T HIS SPR EA D, F ROM LEFT Ris­ing above Red Square in Moscow, Rus­sia, the jewel-bright domes of St Basil’s Cathe­dral have lured both the faith­ful and myr­iad vis­i­tors since the mid-16th cen­tury, when its con­struc­tion was com­mis­sioned by Ivan the Ter­ri­ble; a view of the Krem­lin, a for­ti­fied com­plex in the heart of the cap­i­tal city, from the Moskva River. Hous­ing five palaces, four cathe­drals and en­closed by a gi­ant wall, it is the coun­try’s main mu­seum and the of­fi­cial (work­ing) res­i­dence of the pres­i­dent.

T HIS SPR EA D, CLOCK­WISE F ROM TOP LEFT Wooden nest­ing ma­tryoshka dolls are a sym­bol of the babushka, a strong ma­tri­arch and cen­tral fig­ure in the Rus­sian fam­ily; Ho­tel Na­tional’s op­u­lent Bel­uga restau­rant ( bel­ug­ is a pop­u­lar gas­tro­nomic at­trac­tion; birch trees along the Neva River dis­play au­tum­nal hues; an el­e­gant take on tra­di­tional food at Bel­uga: smoked pike with mush­room sauce, shal­lot con­fit and fried mush­rooms; Uglich, north of Moscow on the Volga River, boasts a vast sou­venir mar­ket with all man­ner of hand­painted trin­kets; with its emer­ald onion-shaped spires, the or­tho­dox Church of Eli­jah the Prophet is one of the best-pre­served mon­u­ments in Yaroslavl; from the 1700s un­til the Rus­sian Rev­o­lu­tion of 1917, Saint Peters­burg’s lav­ishly baroque Win­ter Palace was the chief res­i­dence of the monar­chy. It is the main build­ing of the Her­mitage Mu­seum, and home to an ex­ten­sive art col­lec­tion.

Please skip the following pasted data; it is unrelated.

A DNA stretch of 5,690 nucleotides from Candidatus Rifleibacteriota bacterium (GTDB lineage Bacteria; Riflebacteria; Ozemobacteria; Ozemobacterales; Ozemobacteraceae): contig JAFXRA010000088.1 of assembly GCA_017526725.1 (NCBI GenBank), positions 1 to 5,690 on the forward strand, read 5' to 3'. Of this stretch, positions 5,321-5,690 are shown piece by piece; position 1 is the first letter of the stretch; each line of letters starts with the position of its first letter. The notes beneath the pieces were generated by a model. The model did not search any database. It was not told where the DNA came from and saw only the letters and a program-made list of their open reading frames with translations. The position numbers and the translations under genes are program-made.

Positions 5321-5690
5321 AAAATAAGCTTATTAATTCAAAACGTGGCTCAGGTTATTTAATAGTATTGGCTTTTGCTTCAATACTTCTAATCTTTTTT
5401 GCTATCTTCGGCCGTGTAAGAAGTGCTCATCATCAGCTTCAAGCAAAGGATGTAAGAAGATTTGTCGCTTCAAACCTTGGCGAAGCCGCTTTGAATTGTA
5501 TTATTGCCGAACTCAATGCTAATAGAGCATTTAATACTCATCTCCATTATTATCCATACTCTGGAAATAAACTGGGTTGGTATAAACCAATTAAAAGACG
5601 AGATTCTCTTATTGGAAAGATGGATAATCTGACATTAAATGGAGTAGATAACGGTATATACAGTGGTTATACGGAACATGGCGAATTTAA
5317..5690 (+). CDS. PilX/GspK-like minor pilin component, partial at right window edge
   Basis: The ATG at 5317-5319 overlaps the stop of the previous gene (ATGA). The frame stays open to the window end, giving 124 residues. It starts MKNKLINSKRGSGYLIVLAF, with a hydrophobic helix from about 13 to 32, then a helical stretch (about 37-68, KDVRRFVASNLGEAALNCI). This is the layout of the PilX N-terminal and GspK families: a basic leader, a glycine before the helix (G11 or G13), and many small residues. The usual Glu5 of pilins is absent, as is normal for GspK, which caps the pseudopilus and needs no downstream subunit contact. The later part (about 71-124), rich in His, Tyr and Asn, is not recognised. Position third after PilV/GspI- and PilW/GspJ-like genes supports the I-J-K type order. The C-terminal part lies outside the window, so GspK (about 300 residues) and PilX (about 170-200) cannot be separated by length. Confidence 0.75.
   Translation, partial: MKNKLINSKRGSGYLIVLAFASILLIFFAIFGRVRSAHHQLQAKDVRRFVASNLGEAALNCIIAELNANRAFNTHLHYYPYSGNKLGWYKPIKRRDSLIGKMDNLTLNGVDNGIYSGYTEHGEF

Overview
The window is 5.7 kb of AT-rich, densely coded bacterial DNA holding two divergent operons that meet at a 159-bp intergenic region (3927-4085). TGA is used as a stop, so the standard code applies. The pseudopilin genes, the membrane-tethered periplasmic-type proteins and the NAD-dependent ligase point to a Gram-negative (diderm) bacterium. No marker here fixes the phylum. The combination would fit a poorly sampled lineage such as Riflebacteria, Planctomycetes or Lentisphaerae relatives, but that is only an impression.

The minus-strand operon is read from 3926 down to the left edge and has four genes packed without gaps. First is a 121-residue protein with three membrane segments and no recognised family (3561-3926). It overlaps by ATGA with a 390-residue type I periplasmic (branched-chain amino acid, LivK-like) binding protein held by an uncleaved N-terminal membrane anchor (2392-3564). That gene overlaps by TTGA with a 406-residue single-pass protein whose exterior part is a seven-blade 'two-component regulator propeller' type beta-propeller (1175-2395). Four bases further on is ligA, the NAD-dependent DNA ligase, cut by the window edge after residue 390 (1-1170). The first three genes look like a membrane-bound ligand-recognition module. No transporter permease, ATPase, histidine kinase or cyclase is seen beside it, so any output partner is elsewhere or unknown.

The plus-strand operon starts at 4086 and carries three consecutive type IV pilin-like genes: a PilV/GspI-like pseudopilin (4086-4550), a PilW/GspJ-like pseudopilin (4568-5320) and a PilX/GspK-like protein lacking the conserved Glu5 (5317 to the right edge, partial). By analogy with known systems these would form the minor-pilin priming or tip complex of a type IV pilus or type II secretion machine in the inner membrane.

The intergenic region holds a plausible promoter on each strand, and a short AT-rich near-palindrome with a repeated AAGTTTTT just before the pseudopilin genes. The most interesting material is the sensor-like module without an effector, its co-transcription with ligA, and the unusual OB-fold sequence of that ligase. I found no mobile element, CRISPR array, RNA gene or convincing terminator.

T HIS SPR EA D, CLOCK­WISE F ROM OP­PO­SITE PAGE The mul­ti­hued ex­te­rior of Saint Peters­burg’s Church of the Saviour on Spilled Blood stands out from the city’s typ­i­cally strict ar­chi­tec­tural pro­por­tions and colour com­bi­na­tions, and was built in mem­ory of Alexan­der II, who was as­sas­si­nated in 1881; Pavil­ion Hall of the Small Her­mitage at the Win­ter Palace; Bel­uga head chef Evgeny Meshch­eryakov’s in­no­va­tive ex­pres­sions of Rus­sian cui­sine have gar­nered the restau­rant in­ter­na­tional ac­claim; clad in tra­di­tional at­tire, a mu­si­cian plays the bayan, a type of chro­matic but­ton ac­cor­dion de­vel­oped in Rus­sia in the early 20th cen­tury.